This is a guest post by Harmit Kambo, Campaigns Director, Privacy International

Imagine going to a peaceful protest and having to show your ID to the police before you can join it. Or having to fill out a form about why you are attending that particular protest.

Sounds absurd, right? Surely we should all be free to protest, without the police knowing who we are?

But high tech surveillance of protests is real, and it enables the police to identify, monitor and track protestors, indiscriminately and at scale.

For example, your face is increasingly becoming your ID card with the rapid development of facial recognition technology and its deployment at protests. But even if you cover your face, the way you walk can even reveal your identify through using gait recognition technology. As well as surveilling your face and body, the police can also surveil you through your phone. The police can access the data on your smartphone through mobile phone extraction and hacking, or intercept your messages by tricking it into connecting with a fake mobile phone mast. And they can even data mine social media posts about an upcoming protest to identify who will be attending. Combined with body worn video cameras, and drones fitted with cameras hovering in the sky above, the police now have access to awe-inspiring surveillance capabilities.

Perhaps the most troubling aspect of this is that you won’t know whether any, some or all of these technologies are being deployed when you attend a protest. This makes protests a modern panopticon, whereby even if you’re not actually being watched, you act as if you are being watched, and modify your behaviour accordingly. Indeed, perhaps you might think twice about even attending a protest because you don’t want to trade your right to protest with your right to privacy.

What is so concerning is that while the technology is incredibly intrusive and sophisticated, there is little if any transparency, accountability or regulation in most countries. The upshot of all of this, in simple and stark terms, is that you can’t go to a peaceful protest and be confident that you won’t end up on a watchlist (to be clear, we’re not saying you will end up on a watchlist, only that there is little if any regulation to prevent you being added to one). That’s an alarming point to have to make, but this is yet another aspect of the chilling effect on the right to protest.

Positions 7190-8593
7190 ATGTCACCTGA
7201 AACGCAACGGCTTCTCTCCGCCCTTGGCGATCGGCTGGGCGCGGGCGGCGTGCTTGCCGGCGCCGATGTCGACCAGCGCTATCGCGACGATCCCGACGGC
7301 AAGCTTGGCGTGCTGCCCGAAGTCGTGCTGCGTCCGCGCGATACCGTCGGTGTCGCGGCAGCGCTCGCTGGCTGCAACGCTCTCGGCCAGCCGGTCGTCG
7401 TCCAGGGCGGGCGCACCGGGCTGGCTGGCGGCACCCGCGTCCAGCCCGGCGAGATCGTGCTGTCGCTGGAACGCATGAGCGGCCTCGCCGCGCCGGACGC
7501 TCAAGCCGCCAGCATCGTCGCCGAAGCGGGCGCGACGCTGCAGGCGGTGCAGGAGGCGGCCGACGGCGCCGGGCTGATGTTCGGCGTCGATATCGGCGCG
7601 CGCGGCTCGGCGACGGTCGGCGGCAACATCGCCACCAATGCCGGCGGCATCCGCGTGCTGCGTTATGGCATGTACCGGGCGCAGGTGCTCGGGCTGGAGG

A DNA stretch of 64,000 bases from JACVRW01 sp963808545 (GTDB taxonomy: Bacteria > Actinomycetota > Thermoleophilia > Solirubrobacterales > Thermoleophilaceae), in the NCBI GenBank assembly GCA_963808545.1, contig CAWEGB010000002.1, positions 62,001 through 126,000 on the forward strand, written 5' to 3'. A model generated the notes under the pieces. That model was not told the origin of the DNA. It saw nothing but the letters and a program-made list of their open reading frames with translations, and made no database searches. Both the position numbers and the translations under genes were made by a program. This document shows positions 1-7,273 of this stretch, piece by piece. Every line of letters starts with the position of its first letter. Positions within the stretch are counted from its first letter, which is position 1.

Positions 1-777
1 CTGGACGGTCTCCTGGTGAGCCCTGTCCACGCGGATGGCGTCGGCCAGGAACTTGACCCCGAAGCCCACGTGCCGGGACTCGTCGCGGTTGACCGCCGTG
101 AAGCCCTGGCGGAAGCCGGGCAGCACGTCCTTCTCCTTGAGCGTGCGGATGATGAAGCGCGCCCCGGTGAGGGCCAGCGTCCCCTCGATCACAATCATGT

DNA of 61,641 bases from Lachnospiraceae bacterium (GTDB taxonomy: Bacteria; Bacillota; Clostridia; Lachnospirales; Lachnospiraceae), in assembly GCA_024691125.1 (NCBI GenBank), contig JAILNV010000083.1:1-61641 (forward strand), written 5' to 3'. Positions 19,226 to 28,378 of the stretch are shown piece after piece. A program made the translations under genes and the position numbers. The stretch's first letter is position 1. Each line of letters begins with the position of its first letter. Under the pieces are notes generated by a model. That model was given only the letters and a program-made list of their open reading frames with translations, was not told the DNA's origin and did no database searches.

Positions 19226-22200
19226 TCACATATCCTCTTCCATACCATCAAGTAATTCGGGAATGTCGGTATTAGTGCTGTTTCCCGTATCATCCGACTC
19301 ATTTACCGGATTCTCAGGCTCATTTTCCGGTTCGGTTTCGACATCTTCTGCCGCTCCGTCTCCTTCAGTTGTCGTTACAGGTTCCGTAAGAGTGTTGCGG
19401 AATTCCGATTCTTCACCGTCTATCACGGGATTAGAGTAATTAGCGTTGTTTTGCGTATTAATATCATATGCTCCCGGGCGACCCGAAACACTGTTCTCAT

The right to protest is facing threats across the world, even in democratic countries where it is supposed to be a bedrock of our essential freedoms.

And make no mistake, it’s not just about targeting people suspected of wrongdoing. In the UK, for example, people can find themselves labelled as ‘domestic extremists’ or more recently as ‘aggravated activists’ just for attending the ‘wrong’ kind of peaceful protest. The right to protest is facing threats across the world, even in democratic countries where it is supposed to be a bedrock of our essential freedoms.

Little information is currently publicly accessible about police surveillance at protests. This is why Privacy International have produced ‘Free to Protest: The Protester’s Guide to Surveillance and How To Avoid It. It’s a UK focused guide, but we are currently working with our partners to adapt and translate the guides to different national contexts.

It’s a wide ranging, but concise guide to policing surveillance capabilities that can be and are used at protests. The guide provides information about how you can try to protect your anonymity and better control access to the data stored on your phone. But it’s important to point out that because of the sophistication of the police’s surveillance capabilities, it’s extremely difficult (if not impossible) to totally evade it.

The guides are bite-sized and modular, which means that you can read them quickly, and in any order, and indeed you can just read those that you are interested in or most concerned about. Over time, we hope to add more guides to provide a more comprehensive overview of police surveillance capabilities at protests.

But Privacy International’s ‘Free to Protest’ work goes beyond providing information to protestors and protest organisers. We will shortly launch a new ‘protest surveillance tracker’, to monitor and show how police surveillance is impacting on people’s right to protest around the world.

And we will also be working with partners like Netpol around the world, to advocate for stronger regulation of police surveillance of protests, so that we can all be free to protest.